FTC Moves Ahead Enforcing Endorsement Cases

A few months ago, acting Federal Trade Commission Chairwoman Olhausen stated that the FTC should shift focus to cases of actual harm, leaving many to wonder whether FTC would still actively enforce endorsement cases. However, in April, the FTC sent out ninety letters to brand influencers and marketers reminding those influencers and marketers to clearly and conspicuously disclose their relationship to brands. On the heels of these April letters, the FTC filed a complaint and ultimately reached entered a proposed settlement order (“order”) with two brothers that relied on deceptive endorsements and misleading review websites to sell Infinity and Olympus Pro brand trampolines.

The brothers operated websites selling the trampolines and touted the products with seals such as, “Trampoline Safety of America Trampoline of the Year.” The websites also featured logos for “Trampoline Safety of America,” the “Bureau of Trampoline Review” and “Top Trampoline Review” as well as links to those websites. The websites featured product reviews and opinions from experts that appeared to be impartial as well as product reviews. However, the entities were not independent organizations and were actually owned and operated by the brothers. In addition to creating fake review and testing sites to promote their trampolines, one of the brothers commented on YouTube that it recommended the Infinity trampoline as the “best trampoline I’ve ever owned” and left positive reviews on other websites.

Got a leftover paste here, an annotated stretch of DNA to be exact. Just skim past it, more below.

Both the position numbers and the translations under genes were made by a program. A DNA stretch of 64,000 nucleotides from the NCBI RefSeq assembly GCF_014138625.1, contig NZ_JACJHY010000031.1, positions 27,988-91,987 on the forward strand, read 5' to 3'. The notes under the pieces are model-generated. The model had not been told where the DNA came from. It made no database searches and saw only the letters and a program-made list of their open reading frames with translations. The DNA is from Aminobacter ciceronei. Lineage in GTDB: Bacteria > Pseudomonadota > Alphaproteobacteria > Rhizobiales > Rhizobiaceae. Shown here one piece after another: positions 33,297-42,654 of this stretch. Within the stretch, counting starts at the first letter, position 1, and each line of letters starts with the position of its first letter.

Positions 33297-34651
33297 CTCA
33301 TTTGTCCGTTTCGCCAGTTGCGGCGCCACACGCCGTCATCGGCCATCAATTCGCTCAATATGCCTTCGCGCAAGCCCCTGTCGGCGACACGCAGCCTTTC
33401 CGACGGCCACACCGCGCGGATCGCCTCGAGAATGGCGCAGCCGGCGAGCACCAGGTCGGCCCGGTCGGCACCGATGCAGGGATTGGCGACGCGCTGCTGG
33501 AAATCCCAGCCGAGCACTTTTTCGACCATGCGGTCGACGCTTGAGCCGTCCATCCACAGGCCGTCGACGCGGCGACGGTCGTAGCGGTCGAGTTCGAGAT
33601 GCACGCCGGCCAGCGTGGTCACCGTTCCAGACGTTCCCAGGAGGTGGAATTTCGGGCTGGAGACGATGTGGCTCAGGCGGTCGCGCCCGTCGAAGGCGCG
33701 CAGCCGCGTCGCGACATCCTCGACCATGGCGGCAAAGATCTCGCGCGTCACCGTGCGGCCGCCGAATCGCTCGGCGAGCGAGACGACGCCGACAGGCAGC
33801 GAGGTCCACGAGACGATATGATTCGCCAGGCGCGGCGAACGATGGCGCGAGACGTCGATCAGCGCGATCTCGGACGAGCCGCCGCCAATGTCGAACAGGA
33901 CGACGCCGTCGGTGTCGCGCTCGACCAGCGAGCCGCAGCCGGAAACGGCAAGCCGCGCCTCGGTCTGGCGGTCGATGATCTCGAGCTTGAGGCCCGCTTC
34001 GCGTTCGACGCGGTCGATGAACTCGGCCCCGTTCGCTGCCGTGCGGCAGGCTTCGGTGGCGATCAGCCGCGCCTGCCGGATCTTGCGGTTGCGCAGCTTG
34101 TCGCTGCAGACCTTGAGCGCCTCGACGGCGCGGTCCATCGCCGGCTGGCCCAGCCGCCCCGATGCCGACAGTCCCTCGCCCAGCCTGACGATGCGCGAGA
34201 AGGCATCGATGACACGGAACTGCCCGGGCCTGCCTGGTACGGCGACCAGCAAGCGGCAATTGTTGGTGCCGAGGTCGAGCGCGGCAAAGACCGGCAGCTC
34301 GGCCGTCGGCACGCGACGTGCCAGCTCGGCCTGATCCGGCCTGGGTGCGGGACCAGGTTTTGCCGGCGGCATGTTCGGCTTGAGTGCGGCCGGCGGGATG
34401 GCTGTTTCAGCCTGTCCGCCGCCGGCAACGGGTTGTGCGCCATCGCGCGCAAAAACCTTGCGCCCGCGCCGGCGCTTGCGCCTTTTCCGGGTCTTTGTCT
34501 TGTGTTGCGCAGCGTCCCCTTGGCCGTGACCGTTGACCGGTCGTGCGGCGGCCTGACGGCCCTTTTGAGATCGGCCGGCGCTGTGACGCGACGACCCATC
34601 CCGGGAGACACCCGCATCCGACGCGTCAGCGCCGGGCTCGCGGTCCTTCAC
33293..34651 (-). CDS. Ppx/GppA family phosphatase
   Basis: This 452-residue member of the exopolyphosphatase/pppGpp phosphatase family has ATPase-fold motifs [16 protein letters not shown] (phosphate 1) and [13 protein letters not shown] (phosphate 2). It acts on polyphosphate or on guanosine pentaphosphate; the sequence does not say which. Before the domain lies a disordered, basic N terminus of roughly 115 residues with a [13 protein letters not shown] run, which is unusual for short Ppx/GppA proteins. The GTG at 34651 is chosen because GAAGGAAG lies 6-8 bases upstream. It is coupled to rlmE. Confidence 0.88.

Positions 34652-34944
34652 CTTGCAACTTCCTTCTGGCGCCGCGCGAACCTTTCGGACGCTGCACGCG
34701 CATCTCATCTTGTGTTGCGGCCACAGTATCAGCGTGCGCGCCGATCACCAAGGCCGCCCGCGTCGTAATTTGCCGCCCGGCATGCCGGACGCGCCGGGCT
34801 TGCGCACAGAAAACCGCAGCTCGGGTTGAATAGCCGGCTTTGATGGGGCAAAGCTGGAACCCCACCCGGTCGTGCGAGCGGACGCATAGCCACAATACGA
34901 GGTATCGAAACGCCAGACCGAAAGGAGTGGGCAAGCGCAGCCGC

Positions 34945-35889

The brothers were charged with violating the FTC Act in posting favorable reviews and operating purportedly independent review sites without disclosing the material connection to the brands and entered into a proposed settlement. The order prohibits the brothers from engaging in misrepresentations about reviews as well as making deceptive claims about testing and requires the brothers to clearly disclose unexpected material connections.

The order provides useful guidance about how best to make these disclosures:

  • Disclosure must be made through the same means as advertising statement i.e. if there is a television advertisement with a visible and audible claim there must be a visible and audible disclosure.
  • On a product label, the disclosure must be on the principal display panel.
  • A disclosure on an interactive medium, such as the internet, must be “unavoidable.”
  • The disclosure should not be contradicted by anything else in the advertisement.

The order also provided useful insight into how to describe self-sponsored reviews:

  • The reviews should not include any language that claim the organization is “independent” or provides “objective” information
  • The reviews should not claim to be from ordinary consumers.
  • The reviews should not claim to be from an “independent” organization.

FTC will be accepting comments on the Proposed Settlement until June 30, 2017.